event was that The Beefer had turned on The Hulkster (at Halloween Havoc),
and it was revenge time. Couldn't they have done it on
their own time? Terrible. Needless to say, Hogan won.
But the fun didn't stop there. WCW wasted Sting in a
match with Avalanche. Sting won, of course. Another
brutal contest saw Mr.T beat Kevin Sullivan. Good gawd,
people paid money for this...
In 1995, WCW made a recovery, of sorts. This Starrcade
featured a triangle match that would send either Ric
Flair, Sting or Lex Luger into the main event to fight
WCW champion Randy Savage. As it turned out, Flair won.
He did so by countout, sneaking up and nailing Luger as The Total Package
held Sting in the torture rack.
Flair then took on Savage, and took the title. But the
best part of the show had to be mixing of WCW talent
with wrestlers from New Japan pro wrestling. It was sort of
like reliving the long-gone (and missed) WCW/Japan Super Show. The
one problem? In hyping the event, WCW was accused by
some people of coming across as anti-Japanese. Still,
fans were treated to a seven match series featuring
Lex Luger vs. Masa Chono, Masa
Saito vs. Johnny B. Badd, Chris Benoit vs. Jushin Liger,
Eddy Guerrero vs. Shinjiro Otani, Sting vs. Kensuke
Sasake, Alex Wright vs. Koji Kanemoto and Randy Savage
I don't know why, but I can forgive WCW for giving us
Roddy Piper vs. Hollywood Hogan as the main event in 1996.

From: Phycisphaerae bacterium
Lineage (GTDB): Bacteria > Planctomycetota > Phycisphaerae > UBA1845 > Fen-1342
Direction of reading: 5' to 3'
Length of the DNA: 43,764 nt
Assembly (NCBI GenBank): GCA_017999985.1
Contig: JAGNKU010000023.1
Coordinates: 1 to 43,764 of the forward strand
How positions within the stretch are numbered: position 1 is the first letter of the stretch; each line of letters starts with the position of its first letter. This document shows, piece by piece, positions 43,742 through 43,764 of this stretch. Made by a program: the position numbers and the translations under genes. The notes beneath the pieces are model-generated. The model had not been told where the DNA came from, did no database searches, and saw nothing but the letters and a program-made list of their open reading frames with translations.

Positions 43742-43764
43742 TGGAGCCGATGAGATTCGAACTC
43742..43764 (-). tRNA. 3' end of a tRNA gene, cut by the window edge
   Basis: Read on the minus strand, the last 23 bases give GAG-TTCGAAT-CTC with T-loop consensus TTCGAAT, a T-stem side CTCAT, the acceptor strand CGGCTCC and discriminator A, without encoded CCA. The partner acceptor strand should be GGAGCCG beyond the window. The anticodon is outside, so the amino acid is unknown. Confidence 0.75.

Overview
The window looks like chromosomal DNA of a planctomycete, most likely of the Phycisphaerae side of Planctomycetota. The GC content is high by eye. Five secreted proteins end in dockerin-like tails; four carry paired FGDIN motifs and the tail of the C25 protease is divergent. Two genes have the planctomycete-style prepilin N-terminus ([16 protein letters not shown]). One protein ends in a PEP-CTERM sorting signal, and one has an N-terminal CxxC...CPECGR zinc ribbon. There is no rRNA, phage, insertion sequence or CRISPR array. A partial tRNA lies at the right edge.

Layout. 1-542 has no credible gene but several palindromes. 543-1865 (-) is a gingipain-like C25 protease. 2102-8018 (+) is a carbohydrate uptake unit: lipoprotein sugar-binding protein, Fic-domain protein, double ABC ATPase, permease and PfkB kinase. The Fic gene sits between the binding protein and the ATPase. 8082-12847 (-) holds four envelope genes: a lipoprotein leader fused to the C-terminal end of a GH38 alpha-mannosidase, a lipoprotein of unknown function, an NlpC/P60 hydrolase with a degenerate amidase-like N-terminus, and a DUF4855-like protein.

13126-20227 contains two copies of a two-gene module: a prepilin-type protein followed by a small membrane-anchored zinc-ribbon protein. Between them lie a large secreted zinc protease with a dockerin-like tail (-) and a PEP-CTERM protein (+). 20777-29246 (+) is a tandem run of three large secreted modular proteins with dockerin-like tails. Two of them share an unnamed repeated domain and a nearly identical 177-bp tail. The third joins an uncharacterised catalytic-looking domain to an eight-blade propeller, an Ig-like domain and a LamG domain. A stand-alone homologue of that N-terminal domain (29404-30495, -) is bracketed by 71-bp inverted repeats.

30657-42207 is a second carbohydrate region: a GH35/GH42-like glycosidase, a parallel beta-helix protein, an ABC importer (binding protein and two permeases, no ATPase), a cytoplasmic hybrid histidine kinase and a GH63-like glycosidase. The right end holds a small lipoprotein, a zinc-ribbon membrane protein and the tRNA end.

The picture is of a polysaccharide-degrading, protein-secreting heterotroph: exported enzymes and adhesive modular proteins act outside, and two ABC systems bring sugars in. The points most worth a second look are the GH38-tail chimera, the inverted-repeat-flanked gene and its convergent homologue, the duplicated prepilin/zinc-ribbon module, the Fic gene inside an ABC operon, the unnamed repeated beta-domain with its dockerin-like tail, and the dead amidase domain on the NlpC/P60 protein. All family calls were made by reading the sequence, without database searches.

Sure, each man was well past his prime when this
event took place. But what the hell, I enjoyed seeing
Piper back at Starrcade for the first time since '83. He threw a
dropkick!!! And it was better than anything Erik Watts ever
tried. Piper and Hogan didn't put on
a wrestling clinic, but the
match did feature Hogan's first clean job since WrestleMania
in 1990. As it turned out, this started a bit of a trend.
Hogan would lose to Piper, Lex Luger and Jacques Rougeau (!) in
the next year. The undercard of Starrcade '96 featured some strong
contests, as Eddy Guerrero won the US title in a tournament final
match against Diamond Dallas Page. Jushin Liger and
Rey Mysterio Jr. put on a great match which meshed the
Japan junior style with the lucha approach.
The 1997 Starrcade had potential to be one of the best cards in WCW
pay-per-view history. There was a certain electricity about this one.
If you were watching a year ago, you probably remember the hype surrounding
the main event. Sting was making his comeback after 15 months on the
sidelines and in the rafters. He was WCW's phantom; a seemingly
unstoppable force who was coming back. His opponent was WCW champ Hollywood Hogan.
Considering the hype that surrounded this one, fans were expecting nothing
short of Sting squashing Hogan. Well, the match progressed nicely, when
all of a sudden, Hogan dropped the leg on Sting and got the three-count.
A clean three count. What a stunner. Immediately following this,
Bret Hart (making his WCW ppv debut as a referee) came to ringside and ordered